Automotive A Major Driver for Job CreationFri, 09/01/2017 - 11:29
Q: How has the automotive industry in San Luis Potosi helped boost jobs and benefits for the state?
A: A hundred years ago, nobody would have thought that the automotive industry would be one of the main engines of the world economy at the beginning of the 21st century. Not only does this apply to OEMs but to the whole supply chain and domestic sales as well. The automotive industry is a very important sector for San Luis Potosi. It is highly valued because it constantly develops research and technology and continues to be a great employment generator. The automotive industry generated 16,463 new jobs in 24 months by July 2017. Almost the same number of jobs were created in the six years spanning 2003 to 2009. Growing employment is reflected in the population’s salary contribution to the Mexican Institute of Social Security (IMSS), which has increased significantly since automotive investments arrived. This also makes it one of the industries for which we see the greatest future in our local economy.
Q: What factors have attracted companies to the state over other automotive clusters?
A: San Luis Potosi is part of Mexico’s northwestern region but it is next to many Bajio states, making it one of the most dynamic areas in the country. It is an important platform for those that export to North America, with strong transportation links and connections with states that also participate in the automotive industry, such as Guanajuato, Queretaro and Aguascalientes. Moreover, there has not been a strike here in 14 years. This illustrates the good communication between the government and industry.
Q: How is the state helping develop human capital and industry-targeted education?
A: We are trying to link middle schools with dual education models that involve learning at school complemented by real-life training focused on preparing students to join the labor market. Higher education in the state is well served, with excellent public and polytechnic universities, as well as a state-of-the-art technology university that starts classes in August 2017. Our goal is to offer an education that covers the entire manufacturing industry, including the automotive sector. This new university will also operate a dual model so young people can combine study and real-life work experience.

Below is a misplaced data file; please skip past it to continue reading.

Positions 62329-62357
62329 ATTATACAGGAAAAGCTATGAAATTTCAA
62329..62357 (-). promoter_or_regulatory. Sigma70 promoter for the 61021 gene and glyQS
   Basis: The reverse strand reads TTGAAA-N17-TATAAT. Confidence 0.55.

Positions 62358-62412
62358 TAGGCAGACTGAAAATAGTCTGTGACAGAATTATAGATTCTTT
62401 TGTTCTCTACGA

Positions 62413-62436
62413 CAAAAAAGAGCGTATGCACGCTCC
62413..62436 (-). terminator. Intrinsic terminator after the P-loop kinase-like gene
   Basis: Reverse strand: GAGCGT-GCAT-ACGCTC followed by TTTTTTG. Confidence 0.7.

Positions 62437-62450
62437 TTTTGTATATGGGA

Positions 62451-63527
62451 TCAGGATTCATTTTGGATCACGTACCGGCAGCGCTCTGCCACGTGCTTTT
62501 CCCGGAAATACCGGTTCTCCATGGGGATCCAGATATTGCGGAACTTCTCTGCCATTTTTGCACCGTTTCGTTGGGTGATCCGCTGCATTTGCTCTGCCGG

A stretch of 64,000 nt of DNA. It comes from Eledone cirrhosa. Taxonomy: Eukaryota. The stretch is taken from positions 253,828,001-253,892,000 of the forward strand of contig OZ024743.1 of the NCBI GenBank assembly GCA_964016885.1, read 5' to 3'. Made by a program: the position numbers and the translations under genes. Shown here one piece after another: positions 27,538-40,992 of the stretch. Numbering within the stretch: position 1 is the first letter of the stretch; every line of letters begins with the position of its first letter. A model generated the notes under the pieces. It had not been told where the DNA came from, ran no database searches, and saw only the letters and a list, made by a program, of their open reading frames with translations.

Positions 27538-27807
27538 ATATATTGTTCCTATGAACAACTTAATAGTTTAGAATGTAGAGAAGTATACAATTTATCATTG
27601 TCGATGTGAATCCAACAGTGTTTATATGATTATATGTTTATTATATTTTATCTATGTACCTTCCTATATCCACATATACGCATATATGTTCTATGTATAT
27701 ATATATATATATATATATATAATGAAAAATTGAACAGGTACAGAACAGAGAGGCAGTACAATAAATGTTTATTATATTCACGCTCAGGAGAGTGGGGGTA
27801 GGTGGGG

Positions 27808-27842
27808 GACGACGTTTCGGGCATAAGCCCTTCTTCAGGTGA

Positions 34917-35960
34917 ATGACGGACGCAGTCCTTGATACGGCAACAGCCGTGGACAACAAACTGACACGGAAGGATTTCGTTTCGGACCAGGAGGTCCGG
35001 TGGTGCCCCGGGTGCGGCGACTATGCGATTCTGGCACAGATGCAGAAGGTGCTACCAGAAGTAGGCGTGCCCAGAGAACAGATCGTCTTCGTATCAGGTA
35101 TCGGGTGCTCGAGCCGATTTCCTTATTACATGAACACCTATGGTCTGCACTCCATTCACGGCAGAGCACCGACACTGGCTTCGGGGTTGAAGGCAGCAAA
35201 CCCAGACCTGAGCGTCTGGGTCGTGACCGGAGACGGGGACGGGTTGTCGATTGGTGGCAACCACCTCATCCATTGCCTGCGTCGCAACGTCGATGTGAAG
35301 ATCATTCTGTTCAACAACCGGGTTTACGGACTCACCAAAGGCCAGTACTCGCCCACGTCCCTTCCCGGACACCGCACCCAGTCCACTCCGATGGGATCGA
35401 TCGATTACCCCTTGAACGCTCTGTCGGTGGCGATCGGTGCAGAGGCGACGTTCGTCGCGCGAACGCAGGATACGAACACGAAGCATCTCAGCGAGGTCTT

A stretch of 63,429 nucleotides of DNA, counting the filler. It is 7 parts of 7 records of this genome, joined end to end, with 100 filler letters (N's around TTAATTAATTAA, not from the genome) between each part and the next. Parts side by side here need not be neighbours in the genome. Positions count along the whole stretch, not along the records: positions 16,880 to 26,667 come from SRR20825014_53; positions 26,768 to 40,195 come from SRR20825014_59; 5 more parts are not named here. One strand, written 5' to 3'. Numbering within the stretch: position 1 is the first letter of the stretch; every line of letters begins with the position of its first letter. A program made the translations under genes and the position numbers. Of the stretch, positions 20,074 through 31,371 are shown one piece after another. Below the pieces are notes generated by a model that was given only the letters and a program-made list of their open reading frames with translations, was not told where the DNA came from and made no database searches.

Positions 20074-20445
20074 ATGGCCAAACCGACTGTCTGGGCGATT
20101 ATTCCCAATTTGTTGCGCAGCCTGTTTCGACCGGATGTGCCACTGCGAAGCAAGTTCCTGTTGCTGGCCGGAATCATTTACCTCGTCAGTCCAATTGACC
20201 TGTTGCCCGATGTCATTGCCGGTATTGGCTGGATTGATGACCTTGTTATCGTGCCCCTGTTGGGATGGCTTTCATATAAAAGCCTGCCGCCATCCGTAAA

The Consortium of Molds, Dies and Tooling (MTH) will be inaugurated in San Luis Potosi to provide training and mold manufacturing and to coordinate with other facilities to make molds on request for companies. It will be the only center of its type in the country and will grow according to the needs of companies in the industry. This was made possible thanks to an initial investment of over MX$100 million (US$5,676,000).
Q: How are automotive companies and government working together to improve the state’s competitiveness?
A: Many companies have internal development programs and we try to support these locally through our research systems. The government has agreements with specific companies to improve their operations and to train people effectively.
I had the opportunity to visit several automotive companies’ operations abroad, where I met Mexican workers fulfilling periods of training at flagship plants. Some of these training sessions lasted three to six months or even more depending on the skills needed here in Mexico.
Many of those recruits were between 24 and 32 years old and many were from San Luis Potosi. They told us the automotive industry had offered them chances their parents would not have had a generation ago. These experiences give young people expertise and professional characteristics that provide more opportunities for them to grow in their careers. This also increases their longterm quality of life.